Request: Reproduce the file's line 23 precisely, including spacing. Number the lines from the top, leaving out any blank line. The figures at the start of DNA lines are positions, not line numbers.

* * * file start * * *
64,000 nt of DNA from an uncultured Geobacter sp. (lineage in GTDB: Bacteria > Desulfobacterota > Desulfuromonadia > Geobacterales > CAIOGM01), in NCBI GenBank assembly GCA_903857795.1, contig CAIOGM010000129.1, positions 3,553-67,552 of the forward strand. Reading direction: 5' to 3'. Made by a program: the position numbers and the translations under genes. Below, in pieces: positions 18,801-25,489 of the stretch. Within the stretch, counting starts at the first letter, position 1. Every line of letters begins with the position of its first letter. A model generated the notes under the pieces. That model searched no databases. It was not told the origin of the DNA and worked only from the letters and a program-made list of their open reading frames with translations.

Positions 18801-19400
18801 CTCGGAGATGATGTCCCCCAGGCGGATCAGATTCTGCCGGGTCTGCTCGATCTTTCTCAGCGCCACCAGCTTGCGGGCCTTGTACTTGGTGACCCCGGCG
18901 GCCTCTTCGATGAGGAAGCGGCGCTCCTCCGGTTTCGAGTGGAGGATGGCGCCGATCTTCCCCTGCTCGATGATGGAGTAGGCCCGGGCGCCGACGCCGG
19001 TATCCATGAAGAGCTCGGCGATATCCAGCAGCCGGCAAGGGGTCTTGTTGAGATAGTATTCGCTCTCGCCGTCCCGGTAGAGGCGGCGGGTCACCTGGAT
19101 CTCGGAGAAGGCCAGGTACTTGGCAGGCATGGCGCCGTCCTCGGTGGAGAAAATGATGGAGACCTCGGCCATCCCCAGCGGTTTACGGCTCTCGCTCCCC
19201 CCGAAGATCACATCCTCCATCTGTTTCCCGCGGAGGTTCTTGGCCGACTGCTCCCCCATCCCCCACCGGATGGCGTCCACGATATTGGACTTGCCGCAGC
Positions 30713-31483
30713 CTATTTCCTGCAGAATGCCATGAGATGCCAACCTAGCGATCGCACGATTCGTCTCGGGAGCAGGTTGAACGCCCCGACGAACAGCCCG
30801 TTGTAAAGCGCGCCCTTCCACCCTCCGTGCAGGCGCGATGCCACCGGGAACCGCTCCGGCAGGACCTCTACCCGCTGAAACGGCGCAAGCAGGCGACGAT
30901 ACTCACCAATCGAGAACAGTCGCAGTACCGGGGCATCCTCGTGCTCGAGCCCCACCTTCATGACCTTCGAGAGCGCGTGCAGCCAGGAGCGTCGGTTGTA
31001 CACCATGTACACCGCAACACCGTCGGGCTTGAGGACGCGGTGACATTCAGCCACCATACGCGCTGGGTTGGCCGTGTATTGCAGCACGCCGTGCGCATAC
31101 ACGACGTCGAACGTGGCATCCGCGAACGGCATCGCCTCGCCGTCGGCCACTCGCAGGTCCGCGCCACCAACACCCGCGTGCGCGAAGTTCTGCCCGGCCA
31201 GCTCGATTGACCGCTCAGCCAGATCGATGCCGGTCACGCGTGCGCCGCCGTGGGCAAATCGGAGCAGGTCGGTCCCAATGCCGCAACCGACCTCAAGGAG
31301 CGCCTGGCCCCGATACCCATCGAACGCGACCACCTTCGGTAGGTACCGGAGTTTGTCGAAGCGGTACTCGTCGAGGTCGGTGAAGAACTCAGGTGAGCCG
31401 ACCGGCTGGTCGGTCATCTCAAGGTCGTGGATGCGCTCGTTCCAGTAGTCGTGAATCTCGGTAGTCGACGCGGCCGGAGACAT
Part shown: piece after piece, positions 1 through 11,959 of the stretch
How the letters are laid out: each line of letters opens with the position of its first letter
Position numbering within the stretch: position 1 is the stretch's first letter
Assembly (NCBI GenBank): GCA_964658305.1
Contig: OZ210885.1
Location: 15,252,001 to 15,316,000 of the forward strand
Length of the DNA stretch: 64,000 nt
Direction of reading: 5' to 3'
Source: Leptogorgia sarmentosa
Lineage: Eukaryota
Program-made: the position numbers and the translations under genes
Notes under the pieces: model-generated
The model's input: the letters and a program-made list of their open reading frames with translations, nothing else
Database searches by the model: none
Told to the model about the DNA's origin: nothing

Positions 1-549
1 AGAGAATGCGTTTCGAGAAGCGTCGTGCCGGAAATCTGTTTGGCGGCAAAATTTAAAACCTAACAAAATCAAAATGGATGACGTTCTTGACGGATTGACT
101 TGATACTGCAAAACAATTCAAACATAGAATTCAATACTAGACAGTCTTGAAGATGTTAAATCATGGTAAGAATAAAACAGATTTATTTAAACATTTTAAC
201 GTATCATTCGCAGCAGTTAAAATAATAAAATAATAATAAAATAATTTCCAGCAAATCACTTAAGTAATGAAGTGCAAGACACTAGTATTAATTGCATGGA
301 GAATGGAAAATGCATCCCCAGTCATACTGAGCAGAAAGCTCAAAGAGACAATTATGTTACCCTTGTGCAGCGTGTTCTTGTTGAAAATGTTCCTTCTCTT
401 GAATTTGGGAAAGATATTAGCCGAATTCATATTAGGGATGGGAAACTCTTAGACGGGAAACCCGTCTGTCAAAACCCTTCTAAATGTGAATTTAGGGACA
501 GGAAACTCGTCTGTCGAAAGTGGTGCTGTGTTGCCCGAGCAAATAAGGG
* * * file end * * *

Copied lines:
Length of the DNA stretch: 64,000 nt